Mayor Sly James was here, there and everywhere this week. On the scene at JJ’s after Tuesday’s explosion. Taking charge in the wake of Thursday’s record snow dump. Tweeting like a man possessed in a relentless bid to keep connected to his city.
And citizens appreciated it.
“The last few days KC has been lucky to have you running the ship,” wrote Mike Strohm in a post to the mayor. “Great job…”
James was calm amid chaos. He channeled former mayor Kay Barnes’ relentless optimism at a time when the city needed it. At times, he did something else: He overreached. The result: a rare blemish.
Former New York City Mayor Rudy Giuliani set the standard for mayoral crisis response with a style that was blunt, reasoned and, above all, credible. James fell short with facts that sometimes weren’t quite right and a full-body embrace of his own Fire Department that may prove embarrassingly premature.
At a Wednesday news conference, James grew testy as reporters pursued a storyline that’s not going to quit: With the stench of gas so strong that some JJ’s workers were covering their noses with their clothing before the blast, why didn’t firefighters order an evacuation?
“The utility company was there, working on what they do. They do gas. They had the scene under control. The fire department comes. They tell the Fire Department things are under control. (The) fire department has to defer.”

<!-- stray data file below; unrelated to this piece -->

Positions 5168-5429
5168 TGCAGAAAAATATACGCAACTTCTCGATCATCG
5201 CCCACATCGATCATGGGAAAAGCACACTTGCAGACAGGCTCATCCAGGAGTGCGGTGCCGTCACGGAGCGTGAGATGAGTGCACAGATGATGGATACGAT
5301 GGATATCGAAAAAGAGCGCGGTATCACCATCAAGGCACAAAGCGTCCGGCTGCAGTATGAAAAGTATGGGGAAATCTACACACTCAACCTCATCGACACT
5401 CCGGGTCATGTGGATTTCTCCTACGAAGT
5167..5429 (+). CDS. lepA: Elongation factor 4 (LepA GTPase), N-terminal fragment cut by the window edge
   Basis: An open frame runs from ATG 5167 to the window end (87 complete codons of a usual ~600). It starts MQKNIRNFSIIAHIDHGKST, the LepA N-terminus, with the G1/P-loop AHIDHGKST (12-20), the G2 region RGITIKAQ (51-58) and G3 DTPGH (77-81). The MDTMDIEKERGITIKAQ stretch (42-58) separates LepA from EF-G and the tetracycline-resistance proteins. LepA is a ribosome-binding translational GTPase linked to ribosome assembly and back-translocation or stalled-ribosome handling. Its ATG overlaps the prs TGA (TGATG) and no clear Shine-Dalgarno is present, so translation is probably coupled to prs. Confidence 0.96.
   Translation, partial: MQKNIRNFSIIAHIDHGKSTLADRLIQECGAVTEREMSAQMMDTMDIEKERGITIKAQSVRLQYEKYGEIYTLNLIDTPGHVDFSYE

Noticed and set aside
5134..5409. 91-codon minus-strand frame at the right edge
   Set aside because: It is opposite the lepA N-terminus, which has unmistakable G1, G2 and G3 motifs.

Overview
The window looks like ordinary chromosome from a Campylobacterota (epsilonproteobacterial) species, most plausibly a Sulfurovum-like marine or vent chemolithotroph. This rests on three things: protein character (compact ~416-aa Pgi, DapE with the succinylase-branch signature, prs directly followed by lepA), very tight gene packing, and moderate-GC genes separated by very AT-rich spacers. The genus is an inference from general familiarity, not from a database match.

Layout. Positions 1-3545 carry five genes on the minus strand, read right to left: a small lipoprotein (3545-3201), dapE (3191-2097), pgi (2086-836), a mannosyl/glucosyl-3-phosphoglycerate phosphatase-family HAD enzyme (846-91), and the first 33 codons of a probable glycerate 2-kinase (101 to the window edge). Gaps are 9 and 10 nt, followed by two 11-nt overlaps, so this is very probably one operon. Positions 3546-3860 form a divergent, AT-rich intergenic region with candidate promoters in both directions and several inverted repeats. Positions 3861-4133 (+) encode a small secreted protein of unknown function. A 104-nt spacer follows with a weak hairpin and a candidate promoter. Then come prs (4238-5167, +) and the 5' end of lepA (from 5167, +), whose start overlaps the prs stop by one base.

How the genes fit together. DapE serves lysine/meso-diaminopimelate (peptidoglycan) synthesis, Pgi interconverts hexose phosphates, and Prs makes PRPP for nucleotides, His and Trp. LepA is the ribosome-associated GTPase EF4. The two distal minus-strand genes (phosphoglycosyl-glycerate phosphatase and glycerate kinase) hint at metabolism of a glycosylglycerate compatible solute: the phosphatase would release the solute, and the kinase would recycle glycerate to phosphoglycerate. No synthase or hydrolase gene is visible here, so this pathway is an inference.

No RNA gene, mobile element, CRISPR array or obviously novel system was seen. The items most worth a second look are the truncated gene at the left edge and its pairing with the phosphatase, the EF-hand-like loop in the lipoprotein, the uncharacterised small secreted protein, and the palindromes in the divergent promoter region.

But that’s not right on several counts. Eyewitnesses indicate firefighters beat utility workers to the scene by 12 minutes. The city’s own timeline says so.
Then there’s this: Does the Fire Department really need to defer to anybody? Experts suggest that Fire or Police Department can order evacuations anytime.
James so far is even resisting the idea of an internal investigation into the Fire Department’s pre-blast actions.
At moments in that same news conference, James sounded more like a liability attorney — he came into the mayor’s office with a reputation as a very good one, by the way — by seeming to push the bulk of responsibility onto Missouri Gas Energy. He even wore a pumper-truck red firefighter’s shirt.
As mayor, James’ can be both a cheerleader and a scold to the city’s firefighters. In the chaos after JJ’s was leveled, he was all rah-rah.
Later that day, he did reporters a favor by making MGE officials available at a press conference. But in doing so, he lent the prestige of his office to the gas company by sharing the stage at the city’s east side Emergency Operations Center. With lawsuits destined to fly, neutral turf might have made more sense.
What Giuliani did so well was come across as the people’s ambassador. James came off this week, at least, as something closer to the government’s defender-in-chief.
The distinction is critical.
To reach Steve Kraske, call 816-234-4312 or email email@example.com. Follow him @stevekraske.